Putin is far more forthright about his imperial ambitions when addressing domestic Russian audiences. In June 2022, he compared the invasion of Ukraine to the eighteenth century imperial conquests of Russian Czar Peter the Great. Three months later, Putin proclaimed the annexation of four Ukrainian provinces and declared them “forever Russian” during a Kremlin ceremony steeped in the imagery of empire. He has obliged to Russian Orthodox Church to endorse the invasion of Ukraine as a “holy war” in the name of Russian civilization, and has lamented the fall of the Soviet Union as the “disintegration of historical Russia.”

This naked imperialism has been accompanied by genocidal rhetoric dehumanizing Ukrainians and denying Ukraine’s right to exist. Putin has long insisted that Ukrainians are actually Russians (“one people”) and frequently accuses Ukraine of occupying “historically Russian lands.” Days before the invasion, he described Ukraine as “an inalienable part of our own history, culture, and spiritual space.” More recently, Putin has lambasted the “anti-human essence” of the modern Ukrainian state. Meanwhile, he routinely refers to the Ukrainian authorities as “Nazis,” despite the complete absence of any far-right presence within the Ukrainian government. This is not the language of a rational politician responding to legitimate security concerns.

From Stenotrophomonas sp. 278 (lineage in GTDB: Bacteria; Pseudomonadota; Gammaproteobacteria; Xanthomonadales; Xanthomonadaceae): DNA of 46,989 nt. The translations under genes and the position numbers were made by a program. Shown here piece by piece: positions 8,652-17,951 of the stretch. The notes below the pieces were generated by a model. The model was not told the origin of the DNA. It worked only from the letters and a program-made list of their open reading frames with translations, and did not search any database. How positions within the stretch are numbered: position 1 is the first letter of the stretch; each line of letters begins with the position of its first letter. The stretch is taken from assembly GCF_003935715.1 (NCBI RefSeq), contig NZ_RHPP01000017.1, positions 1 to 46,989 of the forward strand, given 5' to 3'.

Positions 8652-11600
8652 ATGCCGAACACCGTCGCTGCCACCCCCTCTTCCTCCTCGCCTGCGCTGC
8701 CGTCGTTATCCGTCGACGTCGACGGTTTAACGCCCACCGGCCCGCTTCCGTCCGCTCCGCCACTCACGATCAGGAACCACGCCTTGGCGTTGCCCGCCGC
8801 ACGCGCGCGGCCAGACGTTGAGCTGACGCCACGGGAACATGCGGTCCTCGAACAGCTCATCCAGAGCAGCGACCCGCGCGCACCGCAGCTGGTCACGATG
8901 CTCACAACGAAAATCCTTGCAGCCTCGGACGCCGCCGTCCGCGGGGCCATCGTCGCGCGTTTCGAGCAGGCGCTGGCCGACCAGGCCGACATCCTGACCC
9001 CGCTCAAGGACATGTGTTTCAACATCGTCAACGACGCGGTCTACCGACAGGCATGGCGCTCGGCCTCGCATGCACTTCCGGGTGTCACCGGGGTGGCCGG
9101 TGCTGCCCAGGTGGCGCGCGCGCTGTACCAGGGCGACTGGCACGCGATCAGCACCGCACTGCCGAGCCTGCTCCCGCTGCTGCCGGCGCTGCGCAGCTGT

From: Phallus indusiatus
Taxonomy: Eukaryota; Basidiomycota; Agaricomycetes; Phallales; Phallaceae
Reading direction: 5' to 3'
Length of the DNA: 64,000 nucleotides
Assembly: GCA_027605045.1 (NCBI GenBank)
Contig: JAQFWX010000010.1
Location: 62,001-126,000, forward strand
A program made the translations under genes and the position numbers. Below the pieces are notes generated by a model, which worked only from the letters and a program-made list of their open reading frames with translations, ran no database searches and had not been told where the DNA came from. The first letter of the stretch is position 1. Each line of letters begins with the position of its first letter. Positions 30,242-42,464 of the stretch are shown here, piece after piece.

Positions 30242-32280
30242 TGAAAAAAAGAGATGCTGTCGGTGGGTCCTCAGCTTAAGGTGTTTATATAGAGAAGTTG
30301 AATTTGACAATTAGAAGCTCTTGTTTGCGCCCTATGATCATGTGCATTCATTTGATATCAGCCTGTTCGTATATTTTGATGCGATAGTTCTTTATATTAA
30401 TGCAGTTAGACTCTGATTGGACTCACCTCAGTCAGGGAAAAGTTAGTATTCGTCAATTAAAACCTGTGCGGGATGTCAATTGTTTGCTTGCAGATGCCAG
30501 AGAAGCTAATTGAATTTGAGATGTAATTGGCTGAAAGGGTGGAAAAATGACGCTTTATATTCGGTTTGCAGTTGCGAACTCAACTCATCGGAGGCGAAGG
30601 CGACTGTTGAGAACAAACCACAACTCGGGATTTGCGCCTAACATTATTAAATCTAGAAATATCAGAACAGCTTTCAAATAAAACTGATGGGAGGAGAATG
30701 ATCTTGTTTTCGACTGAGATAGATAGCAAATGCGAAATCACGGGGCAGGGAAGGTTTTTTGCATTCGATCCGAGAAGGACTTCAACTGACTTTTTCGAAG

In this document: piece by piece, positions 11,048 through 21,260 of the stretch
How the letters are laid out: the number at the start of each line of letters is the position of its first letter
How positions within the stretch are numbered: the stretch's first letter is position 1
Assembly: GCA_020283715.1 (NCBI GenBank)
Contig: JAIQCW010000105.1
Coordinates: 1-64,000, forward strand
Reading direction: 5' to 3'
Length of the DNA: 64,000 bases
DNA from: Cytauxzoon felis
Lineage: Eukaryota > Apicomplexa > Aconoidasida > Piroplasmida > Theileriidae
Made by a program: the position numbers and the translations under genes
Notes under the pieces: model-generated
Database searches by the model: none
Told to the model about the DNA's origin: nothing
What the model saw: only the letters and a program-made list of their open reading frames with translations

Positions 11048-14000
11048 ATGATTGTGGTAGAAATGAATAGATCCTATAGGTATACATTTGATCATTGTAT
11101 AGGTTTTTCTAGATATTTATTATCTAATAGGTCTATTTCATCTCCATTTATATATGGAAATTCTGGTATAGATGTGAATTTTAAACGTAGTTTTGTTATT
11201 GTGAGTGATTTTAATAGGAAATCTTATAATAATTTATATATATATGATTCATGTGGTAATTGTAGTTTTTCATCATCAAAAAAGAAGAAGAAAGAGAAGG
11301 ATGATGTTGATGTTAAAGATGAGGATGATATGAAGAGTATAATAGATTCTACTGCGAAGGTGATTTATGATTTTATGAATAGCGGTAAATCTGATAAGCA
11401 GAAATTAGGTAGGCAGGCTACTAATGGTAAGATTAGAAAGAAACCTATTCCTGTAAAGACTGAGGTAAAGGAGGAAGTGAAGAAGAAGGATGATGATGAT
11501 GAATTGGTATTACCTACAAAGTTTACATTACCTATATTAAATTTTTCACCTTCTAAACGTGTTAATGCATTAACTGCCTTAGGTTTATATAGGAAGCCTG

The dramatic reduction in Russia’s military presence along the country’s border with NATO would have been impossible if anyone in the Kremlin seriously believed the alliance posed a credible threat. That is clearly not the case. Putin understands perfectly well that the entire notion of a NATO attack on Russia is absurd, but has cynically exploited the issue to justify his criminal invasion of Ukraine. Any non-Russians who still insist on blaming NATO for the war in Ukraine should ask themselves why Russia’s own leadership evidently doesn’t feel threatened by the alliance.

Peter Dickinson is editor of the Atlantic Council’s UkraineAlert service.

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The views expressed in UkraineAlert are solely those of the authors and do not necessarily reflect the views of the Atlantic Council, its staff, or its supporters.